The Knights of Vartan program included a short video presentation about Vartanantz Day, remarks from John Kochkerian, dinner, desert, and singing of Armenian patriotic songs.
Earlier that day, Arsine Kaloustian, Chair of the Armenian Genocide Commemoration, Inc. and Editor of FLArmenians.com, and Taniel Koushakjian, Founder of FLArmenians.com, gave presentations on the Armenian Genocide and the importance of human rights education to students at Palm Beach Central High School.
NEW MILFORD, NJ – Members of the Return to Asbury Kef Weekend organizing committee were invited to participate in a ceremony at the Hovnanian School where they delivered Armenian musical instruments to school children. Funds to dedicate these hand-made-in-Armenia instruments were raised at the 2016 Return to Asbury Kef Weekend – an independent, non-profit event that takes place annually in Asbury Park, New Jersey. This year, the organizers decided to use the proceeds specifically for Armenian musical instruments to perpetuate Armenian music in America, and to carry forward the Armenian Kef culture for the next generation of Armenian American youth.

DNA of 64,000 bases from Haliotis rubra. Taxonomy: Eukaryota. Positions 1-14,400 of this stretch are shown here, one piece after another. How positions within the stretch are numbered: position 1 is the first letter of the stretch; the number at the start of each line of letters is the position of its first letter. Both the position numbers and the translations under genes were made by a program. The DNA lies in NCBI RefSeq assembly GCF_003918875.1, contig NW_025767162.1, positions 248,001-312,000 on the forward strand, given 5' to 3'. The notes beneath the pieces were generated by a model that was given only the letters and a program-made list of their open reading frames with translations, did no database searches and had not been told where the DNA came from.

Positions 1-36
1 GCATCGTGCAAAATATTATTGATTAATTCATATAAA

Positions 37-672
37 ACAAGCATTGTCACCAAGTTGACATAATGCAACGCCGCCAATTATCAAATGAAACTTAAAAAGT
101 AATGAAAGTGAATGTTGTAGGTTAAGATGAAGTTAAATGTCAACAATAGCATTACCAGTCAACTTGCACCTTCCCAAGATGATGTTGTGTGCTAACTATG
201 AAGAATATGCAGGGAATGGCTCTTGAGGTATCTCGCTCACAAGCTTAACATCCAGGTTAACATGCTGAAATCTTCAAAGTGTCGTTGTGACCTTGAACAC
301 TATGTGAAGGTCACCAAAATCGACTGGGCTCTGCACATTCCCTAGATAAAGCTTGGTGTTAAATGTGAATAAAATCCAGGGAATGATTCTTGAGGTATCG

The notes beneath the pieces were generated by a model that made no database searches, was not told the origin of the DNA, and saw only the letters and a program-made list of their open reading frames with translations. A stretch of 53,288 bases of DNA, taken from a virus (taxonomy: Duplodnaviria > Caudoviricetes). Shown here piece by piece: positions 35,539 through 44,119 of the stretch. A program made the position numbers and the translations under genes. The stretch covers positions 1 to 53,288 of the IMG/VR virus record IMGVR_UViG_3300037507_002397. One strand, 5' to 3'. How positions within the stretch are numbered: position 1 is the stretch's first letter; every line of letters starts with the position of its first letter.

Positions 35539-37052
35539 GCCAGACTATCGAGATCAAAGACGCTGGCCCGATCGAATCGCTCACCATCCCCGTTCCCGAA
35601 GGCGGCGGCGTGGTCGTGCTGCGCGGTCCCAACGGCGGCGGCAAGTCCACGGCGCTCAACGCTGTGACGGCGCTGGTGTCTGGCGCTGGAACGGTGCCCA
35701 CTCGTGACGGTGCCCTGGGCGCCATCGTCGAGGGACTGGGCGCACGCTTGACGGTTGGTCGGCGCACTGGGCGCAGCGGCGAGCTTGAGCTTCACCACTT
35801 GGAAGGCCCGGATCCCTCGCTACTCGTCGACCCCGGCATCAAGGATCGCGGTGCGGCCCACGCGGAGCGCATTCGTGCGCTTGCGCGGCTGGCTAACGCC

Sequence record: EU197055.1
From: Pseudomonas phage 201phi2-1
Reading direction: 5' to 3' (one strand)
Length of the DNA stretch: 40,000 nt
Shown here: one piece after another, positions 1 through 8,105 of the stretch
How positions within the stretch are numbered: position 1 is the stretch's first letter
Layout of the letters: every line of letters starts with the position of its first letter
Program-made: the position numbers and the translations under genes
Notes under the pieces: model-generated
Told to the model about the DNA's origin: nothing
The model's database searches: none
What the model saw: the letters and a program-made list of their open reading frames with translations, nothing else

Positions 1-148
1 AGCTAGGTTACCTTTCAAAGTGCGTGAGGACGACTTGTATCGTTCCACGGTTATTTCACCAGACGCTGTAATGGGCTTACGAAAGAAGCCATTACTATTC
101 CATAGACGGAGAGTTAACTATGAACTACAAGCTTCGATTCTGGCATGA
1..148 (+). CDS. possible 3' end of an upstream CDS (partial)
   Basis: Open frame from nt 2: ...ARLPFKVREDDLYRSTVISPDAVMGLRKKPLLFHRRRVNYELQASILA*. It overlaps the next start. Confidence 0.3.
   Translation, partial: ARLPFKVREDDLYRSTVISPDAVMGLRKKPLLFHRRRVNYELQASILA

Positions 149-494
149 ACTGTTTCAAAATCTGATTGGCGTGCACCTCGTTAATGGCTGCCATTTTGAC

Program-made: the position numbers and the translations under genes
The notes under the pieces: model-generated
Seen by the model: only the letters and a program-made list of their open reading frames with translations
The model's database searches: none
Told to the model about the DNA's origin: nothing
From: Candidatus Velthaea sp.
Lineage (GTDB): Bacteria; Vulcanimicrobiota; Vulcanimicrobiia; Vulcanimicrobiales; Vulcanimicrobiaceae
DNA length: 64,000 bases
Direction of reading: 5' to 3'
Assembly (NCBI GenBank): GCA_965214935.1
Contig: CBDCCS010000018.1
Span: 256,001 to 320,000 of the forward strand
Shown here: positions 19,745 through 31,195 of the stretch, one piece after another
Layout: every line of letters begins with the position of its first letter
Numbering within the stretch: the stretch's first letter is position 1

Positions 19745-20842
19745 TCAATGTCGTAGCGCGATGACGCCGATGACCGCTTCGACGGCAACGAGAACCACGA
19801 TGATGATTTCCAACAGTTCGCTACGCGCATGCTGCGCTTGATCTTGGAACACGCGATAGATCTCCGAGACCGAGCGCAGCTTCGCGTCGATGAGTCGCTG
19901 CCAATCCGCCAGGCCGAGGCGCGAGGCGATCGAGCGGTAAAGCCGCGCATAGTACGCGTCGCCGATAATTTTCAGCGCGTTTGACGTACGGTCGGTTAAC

The 5th Annual Return to Asbury Kef weekend took place on August 5-6, 2016 at the city’s beautiful new hotel, The Asbury. Arsine Kaloustian, Taniel Koushakjian, Alan Minoyan, David Norian, and Steve Vosbikian organized the event, with the support of Florida Armenians.
“As the Chair of Return to Asbury for the last two years, it was my pleasure to be involved in the planning of this event for a third year, alongside such a dynamic group of Armenians who are all so dedicated to giving back to the community,” stated Kaloustian. “We tried to focus this year’s event, not only on the kef music that we all love to listen to on the beach, but also on looking forward to the future. It is vitally important that we pass our music and traditions down to the next generation if we want to avoid events like Return to Asbury from fading away into silence. This music and this event truly belongs to all of us,” Kaloustian said.
As part of the dedication ceremony held on Wednesday, November 16, 2016, renowned Armenian American musician Steve Vosbikian gave a musical demonstration, playing a variety of instruments to help inspire the students to become future musicians.